up with poor old Norris as is in the church. Men like Mr. Morgan and Mr. Proctor as had no cultivation doesn't mind; but for a gentleman as goes through the service as you does it, Mr. Wentworth—” Mr. Wentworth laughed, though he was fully robed and ready for the reading-desk, and knew that his congregation was waiting. He held his watch in his hand, though it already marked the half minute after eleven. “So you would like to be clerk in the parish church?” he said, with what seemed a quite unnecessary amount of amusement to the anxious functionary by his side. “I think as you could never put up with old Norris, sir,” said Elsworthy; “as for leading of the responses, there ain't such a thing done in Carlingford church. I don't speak for myself,” said the public-spirited clerk, “but it ain't a right thing for the rising generation; and it ain't everybody as would get into your way in a minute—for you have a way of your own, sir, in most things, and if you'll excuse me for saying of it, you're very particular. It ain't every man, sir, as could carry on clear through the service along of you, Mr. Wentworth; and you wouldn't put up with old Norris, not for a day.” Such was the conversation which opened this memorable Sunday to Mr. Wentworth. Opposite to him, again occupying the seat where his wife should have been, had he possessed one, were the three Miss Wentworths, his respected aunts, to whose opinion, however, the Curate did not feel himself bound to defer very greatly in present circumstances; and a large and curious congregation ranged behind them, almost as much concerned to see how Mr. Wentworth would conduct himself in this moment of triumph, as they had been in the moment of his humiliation. It is, however, needless to inform the friends of the Perpetual Curate that the anxious community gained very little by their curiosity. It

I

was not the custom of the young Anglican to carry his personal feelings, either of one kind or another, into the pulpit with him, much less into the reading-desk, where he was the interpreter not of his own sentiments or emotions, but of common prayer and universal worship. Mr. Wentworth did not even throw a little additional warmth into his utterance of the general thanksgiving, as he might have done had he been a more effusive man; but, on the contrary, read it with a more than ordinary calmness, and preached to the excited people one of those terse little unimpassioned sermons of his, from which it was utterly impossible to divine whether he was in the depths of despair or at the summit and crown of happiness. People who had been used to discover a great many of old Mr. Bury's personal peculiarities in his sermons, and who, of recent days, had found many allusions which it was easy to interpret in the discourses of Mr. Morgan, retired altogether baffled from the clear and succinct brevity of the Curate of St. Roque's. He was that day in particular so terse as to be almost epigrammatic, not using a word more than was necessary, and displaying that power of saying a great deal more than at the first moment he appeared to say, in which Mr. Wentworth's admirers specially prided themselves. Perhaps a momentary human gratification in the consciousness of having utterly baffled curiosity passed through the Curate's mind as he took off his robes when the service was over; but he was by no means prepared for the ordeal which awaited him when he stepped forth from the pretty porch of St. Roque's. There his three aunts were awaiting him, eager to bear all about it, Miss Dora, for the first time in her life, holding the principal place. “We are going away to-morrow, Frank, and of course you are com- ing to lunch with us,” said aunt Dora, clinging to his arm. “Oh my dear boy, I am so happy, an so ashamed, to hear of it. To think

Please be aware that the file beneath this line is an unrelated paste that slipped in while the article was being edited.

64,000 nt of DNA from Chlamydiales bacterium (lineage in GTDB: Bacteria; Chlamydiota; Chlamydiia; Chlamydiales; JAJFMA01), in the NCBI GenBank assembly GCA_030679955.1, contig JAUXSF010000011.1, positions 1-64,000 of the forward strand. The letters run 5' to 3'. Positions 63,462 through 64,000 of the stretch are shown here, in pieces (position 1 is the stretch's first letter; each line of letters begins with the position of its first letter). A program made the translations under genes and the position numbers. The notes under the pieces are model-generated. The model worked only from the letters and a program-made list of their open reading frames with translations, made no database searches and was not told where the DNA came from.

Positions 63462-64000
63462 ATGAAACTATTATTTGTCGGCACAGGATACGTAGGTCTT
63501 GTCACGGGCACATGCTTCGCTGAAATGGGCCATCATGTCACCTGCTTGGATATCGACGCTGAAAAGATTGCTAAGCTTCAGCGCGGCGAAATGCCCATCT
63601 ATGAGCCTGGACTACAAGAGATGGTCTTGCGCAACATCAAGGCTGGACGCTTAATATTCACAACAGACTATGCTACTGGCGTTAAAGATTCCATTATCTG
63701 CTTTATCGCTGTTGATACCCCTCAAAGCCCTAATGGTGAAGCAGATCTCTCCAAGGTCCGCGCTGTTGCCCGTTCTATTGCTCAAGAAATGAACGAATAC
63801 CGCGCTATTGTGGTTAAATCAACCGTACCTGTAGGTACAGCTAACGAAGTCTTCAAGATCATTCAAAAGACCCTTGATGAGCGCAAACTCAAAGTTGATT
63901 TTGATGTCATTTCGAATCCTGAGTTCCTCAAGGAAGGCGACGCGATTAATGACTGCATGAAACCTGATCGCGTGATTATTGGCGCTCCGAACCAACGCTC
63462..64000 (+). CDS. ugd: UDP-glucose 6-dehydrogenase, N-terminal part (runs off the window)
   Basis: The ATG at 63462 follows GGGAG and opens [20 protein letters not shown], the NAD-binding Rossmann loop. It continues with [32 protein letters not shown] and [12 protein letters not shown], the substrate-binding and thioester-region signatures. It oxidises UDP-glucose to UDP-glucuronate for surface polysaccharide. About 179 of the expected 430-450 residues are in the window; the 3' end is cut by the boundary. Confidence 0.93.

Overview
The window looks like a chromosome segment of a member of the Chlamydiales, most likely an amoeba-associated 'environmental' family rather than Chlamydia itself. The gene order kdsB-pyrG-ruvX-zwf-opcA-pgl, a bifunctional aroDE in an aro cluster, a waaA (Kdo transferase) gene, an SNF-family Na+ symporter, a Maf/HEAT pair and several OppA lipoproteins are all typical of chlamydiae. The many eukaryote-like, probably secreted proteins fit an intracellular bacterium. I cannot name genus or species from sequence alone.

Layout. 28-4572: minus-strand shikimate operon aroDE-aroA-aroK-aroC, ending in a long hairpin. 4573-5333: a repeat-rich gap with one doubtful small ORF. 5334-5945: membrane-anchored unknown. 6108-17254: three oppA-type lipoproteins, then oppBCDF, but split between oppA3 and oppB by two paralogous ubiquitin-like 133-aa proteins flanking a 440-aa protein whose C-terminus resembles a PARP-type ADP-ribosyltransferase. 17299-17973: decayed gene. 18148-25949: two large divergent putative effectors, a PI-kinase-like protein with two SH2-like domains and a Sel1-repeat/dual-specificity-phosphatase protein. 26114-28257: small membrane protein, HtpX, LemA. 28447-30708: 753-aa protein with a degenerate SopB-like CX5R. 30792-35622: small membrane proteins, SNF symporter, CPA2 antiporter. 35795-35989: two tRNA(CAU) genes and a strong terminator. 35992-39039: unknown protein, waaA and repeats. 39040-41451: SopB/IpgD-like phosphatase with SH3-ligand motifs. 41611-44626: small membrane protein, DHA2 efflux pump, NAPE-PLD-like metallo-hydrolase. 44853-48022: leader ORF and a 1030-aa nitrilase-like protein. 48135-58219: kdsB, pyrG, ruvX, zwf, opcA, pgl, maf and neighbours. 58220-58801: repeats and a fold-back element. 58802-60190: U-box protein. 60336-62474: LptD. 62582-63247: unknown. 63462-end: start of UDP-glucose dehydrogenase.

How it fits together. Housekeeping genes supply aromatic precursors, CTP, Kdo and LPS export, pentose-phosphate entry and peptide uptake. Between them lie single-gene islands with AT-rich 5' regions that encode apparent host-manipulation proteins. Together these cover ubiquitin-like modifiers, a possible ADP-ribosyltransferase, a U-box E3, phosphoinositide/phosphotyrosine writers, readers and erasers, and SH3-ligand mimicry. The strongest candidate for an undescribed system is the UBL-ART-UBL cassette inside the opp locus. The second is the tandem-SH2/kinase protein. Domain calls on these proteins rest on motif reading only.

you should be provided for, and nobody belonging to you have anything to do with it ! I don't know what to say,” said Miss Dora, who was half crying as usual; “and as for Leonora, one is frightened to speak to her. Oh, I wish you would say something to your aunt Leonora, Frank. I don't know whether she is angry with us or with you or with herself, or what it is; or if it is an attack on the nerves—though I never imagined she had any nerves; but, indeed, whatever my brother may say, it looks very like—dreadfully like— the coming-on of the Wentworth complaint. Poor papa was just like that when he used to have it coming on; and Leonora is not just—altogether—what you would call a female, Frank. Oh, my dear boy, if you would only speak to her 1" cried Miss Dora, who was a great deal too much in earnest to perceive anything comical in what she had said. “I should think it must be an attack on the temper,” said the Curate, who, now that it was all over, felt that it was but just his aunt Leonora should suffer a little for her treatment of him. “Perhaps some of her favourite colporteurs have fallen back into evil ways. There was one who had been a terrible blackguard, I remember. It is something that has happened among her mission people, you may be sure, and nothing about me.” “You don't know Leonora, Frank. She is very fond of you, though she does not show it,” said Miss Dora, as she led her victim in triumphantly through the garden door, from which the reluctant young man could see Lucy and her sister in their black dresses just arriving at the other green door from the parish church, where they had occupied their usual places, according to the ideas of propriety which were common to both the Miss Wodehouses. Mr. Wentworth had to content himself with taking off his hat to them, and followed his aunts to the table, where Miss